Suddenly all doctors were Doogie Howser, all talking heads were young kids, the age of my own children.  Suddenly I was settling into being a member of the "older generation."  I still remember when Walt and I went to review that famous theatrical event, "The Puppetry of the Penis." Walt stood up before the show, looked around the 1,000+ filled theater and said "Well, I guess somebody has to be the oldest here, and it looks like it's us."

I had settled comfortably into being the old guy in the room until this morning, at the Brain Gymnasium, when Michael, the facilitator, asked me how old I was.  I told him I was 70 and then added --- "the baby."  He laughed and said that yes I was the baby in the group, younger even than he is, since he is 73. 

So it may be "the home" (as I jokingly call it),  but I have finally come back to where I was at age 4 in kindergarten.  I am once again "the baby" in a group I belong to!

I met Michael in the lobby on the way to my mother's this morning and talked to him about our upcoming vacatin and what could be done about my mother and the Brain Gymnasium.  He says she needs me to bring her, so to just let her have a vacation herself and we'd start over again when I get home. He told me he recommends that I contact the Alzheimer's Association and get some reading material for caregivers, which I intend to do.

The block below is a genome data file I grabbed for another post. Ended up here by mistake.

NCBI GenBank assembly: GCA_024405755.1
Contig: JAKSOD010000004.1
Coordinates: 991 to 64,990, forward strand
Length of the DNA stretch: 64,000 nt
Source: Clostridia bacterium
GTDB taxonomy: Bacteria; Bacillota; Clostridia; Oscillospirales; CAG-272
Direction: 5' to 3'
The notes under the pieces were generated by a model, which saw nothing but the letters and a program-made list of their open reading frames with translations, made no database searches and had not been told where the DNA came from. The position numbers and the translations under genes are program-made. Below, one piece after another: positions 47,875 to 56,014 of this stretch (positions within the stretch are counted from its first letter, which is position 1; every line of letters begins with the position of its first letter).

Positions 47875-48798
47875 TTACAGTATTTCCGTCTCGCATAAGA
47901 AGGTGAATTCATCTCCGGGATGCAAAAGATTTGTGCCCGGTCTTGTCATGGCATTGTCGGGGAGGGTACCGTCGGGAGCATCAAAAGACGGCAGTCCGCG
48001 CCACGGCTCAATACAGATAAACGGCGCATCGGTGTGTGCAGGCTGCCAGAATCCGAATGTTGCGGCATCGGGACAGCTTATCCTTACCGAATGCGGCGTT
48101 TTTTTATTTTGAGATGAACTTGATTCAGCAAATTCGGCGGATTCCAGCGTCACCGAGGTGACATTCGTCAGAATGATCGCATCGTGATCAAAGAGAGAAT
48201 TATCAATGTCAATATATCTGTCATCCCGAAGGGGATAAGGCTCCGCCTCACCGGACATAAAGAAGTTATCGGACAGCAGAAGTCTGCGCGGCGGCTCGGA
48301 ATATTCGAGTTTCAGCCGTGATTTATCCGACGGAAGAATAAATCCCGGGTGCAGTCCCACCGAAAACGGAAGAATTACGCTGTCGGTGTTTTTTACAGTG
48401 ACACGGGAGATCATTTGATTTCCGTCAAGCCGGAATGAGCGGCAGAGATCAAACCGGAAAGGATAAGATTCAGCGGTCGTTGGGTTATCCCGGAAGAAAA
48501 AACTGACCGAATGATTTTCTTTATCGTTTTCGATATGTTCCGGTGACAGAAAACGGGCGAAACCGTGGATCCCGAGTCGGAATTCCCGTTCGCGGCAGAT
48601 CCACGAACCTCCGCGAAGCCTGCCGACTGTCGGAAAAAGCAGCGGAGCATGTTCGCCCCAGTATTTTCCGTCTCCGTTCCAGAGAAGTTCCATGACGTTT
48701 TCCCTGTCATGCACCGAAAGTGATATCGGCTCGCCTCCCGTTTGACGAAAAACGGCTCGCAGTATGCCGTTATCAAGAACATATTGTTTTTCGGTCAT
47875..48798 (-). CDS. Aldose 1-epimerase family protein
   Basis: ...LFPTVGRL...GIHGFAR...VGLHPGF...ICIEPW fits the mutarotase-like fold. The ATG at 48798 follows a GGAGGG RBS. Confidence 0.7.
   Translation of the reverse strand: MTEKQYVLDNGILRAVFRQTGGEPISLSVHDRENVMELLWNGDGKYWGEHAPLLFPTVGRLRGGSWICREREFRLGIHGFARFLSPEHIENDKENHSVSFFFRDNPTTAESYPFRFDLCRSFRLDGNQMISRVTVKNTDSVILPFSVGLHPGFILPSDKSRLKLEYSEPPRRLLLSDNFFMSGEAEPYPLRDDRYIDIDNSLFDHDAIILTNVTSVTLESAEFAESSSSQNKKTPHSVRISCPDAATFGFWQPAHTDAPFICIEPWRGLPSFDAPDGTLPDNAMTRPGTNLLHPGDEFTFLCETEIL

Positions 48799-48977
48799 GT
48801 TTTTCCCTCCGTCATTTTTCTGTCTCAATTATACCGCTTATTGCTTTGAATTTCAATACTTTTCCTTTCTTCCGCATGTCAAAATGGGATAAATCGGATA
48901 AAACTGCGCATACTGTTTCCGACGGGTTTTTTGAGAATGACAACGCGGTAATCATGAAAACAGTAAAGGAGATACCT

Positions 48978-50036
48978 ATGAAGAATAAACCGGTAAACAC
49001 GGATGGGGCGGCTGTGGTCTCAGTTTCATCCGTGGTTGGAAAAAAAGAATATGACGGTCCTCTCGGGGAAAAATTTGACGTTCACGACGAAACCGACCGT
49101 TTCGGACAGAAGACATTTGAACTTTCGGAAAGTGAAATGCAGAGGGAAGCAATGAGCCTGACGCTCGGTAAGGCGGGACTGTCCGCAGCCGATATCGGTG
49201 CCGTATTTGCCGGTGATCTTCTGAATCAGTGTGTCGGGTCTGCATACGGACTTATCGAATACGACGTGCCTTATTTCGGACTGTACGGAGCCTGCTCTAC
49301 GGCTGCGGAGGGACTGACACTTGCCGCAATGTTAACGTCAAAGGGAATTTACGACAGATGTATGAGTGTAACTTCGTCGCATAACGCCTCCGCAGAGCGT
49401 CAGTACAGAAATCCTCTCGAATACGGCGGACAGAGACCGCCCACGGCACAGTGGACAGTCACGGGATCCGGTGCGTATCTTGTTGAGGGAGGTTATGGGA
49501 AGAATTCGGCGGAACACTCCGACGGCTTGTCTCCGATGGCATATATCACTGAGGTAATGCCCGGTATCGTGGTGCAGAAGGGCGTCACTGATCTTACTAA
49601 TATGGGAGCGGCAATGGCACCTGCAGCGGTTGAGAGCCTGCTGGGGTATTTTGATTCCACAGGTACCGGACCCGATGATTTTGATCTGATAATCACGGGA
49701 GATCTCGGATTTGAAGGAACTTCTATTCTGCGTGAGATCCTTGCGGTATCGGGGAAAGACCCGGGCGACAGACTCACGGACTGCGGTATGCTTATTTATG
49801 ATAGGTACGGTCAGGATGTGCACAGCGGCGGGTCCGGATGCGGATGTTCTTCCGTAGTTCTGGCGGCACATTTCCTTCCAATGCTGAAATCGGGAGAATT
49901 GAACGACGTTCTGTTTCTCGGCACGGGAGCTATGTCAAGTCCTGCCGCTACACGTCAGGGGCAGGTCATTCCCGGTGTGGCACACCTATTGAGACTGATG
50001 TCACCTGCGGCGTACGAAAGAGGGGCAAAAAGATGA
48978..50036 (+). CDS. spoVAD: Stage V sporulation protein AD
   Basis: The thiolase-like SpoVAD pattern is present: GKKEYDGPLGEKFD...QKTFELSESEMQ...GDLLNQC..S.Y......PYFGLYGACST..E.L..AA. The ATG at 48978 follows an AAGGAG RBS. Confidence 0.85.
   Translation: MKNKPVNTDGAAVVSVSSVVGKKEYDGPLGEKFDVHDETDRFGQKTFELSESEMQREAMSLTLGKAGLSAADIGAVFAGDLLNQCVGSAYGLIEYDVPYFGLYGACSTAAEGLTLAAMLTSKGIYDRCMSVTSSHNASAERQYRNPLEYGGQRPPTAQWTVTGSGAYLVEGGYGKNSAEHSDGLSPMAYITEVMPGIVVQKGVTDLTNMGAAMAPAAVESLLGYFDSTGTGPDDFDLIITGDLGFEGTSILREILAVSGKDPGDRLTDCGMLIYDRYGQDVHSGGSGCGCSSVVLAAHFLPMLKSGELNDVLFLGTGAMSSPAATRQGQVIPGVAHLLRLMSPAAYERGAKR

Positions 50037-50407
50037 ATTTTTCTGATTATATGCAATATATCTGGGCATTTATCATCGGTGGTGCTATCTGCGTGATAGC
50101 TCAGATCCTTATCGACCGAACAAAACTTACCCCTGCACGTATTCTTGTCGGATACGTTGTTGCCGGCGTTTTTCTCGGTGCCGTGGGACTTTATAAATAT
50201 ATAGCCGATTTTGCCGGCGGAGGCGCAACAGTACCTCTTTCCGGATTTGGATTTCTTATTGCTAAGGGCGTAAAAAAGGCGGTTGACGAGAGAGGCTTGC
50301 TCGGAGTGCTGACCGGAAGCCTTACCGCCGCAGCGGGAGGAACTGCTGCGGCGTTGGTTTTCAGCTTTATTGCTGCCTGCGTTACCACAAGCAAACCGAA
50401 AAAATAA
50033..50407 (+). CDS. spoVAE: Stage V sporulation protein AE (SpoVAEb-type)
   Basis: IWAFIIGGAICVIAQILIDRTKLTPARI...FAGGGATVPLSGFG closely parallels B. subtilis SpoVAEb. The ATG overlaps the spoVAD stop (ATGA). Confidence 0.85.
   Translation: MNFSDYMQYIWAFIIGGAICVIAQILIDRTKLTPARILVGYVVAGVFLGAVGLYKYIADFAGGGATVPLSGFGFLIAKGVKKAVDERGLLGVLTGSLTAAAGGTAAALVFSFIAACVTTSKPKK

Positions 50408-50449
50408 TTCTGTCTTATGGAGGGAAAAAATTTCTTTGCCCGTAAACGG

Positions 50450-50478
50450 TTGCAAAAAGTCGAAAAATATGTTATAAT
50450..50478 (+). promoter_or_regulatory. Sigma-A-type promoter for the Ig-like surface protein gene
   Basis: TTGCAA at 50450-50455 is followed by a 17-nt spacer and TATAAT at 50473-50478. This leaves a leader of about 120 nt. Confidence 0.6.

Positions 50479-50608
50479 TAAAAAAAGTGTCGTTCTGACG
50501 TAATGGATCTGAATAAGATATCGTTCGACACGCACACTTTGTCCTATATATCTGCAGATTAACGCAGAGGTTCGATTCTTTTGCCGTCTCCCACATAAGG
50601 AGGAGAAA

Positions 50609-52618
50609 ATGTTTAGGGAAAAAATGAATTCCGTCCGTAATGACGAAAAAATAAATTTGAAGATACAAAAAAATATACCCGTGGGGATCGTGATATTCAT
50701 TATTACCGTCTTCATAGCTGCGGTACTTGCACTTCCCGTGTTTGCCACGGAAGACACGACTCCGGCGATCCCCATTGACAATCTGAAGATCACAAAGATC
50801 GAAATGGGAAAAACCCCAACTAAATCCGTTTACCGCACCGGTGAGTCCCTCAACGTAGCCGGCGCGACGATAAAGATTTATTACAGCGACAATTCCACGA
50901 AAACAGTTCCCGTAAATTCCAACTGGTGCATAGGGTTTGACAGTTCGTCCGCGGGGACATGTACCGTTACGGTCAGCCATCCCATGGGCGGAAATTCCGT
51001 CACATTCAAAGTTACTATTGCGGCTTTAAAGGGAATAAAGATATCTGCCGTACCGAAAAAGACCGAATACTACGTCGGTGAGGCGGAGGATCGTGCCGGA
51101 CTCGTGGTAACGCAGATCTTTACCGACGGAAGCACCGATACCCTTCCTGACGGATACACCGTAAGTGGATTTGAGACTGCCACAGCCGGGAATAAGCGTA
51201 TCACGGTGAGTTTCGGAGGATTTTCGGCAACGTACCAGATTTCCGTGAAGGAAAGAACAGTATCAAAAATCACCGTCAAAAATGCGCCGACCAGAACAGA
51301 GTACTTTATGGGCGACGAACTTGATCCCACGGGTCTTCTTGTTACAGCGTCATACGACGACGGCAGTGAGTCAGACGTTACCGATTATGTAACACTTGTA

The Brain Gymnasium today was fascinating.  I love how my mother is finally fitting in.  She always drags her feet when we go, but when she gets there she seems to feel comfortable.  And today, amazingly she was the first of the group to get the answer to the date question that always stumps her.  Also, when looking at our "home play" (not home work, Michael stresses), there were a series of numbers and you had to find the next number in the series. It was like an SAT test and I had struggled with a couple of the patterns, especially the last one.   But as Michael went through the answers and how he had come up with those answers, my mother instantly saw the solution to the problem that had nearly stumped me.  Her ability to work with numbers kicked in, even if briefly.

However, when we got to the medicare/social security game that we play each week, she was keeping up and not making any more mistakes than anybody else and suddenly she got to a number and could not come up with it.  It was as if the slate of her brain had suddenly been wiped clean and she couldn't get anything, nor could she remember the simple rules.  She struggled and was so upset that I think Michael could see that and chose to end the game at that point.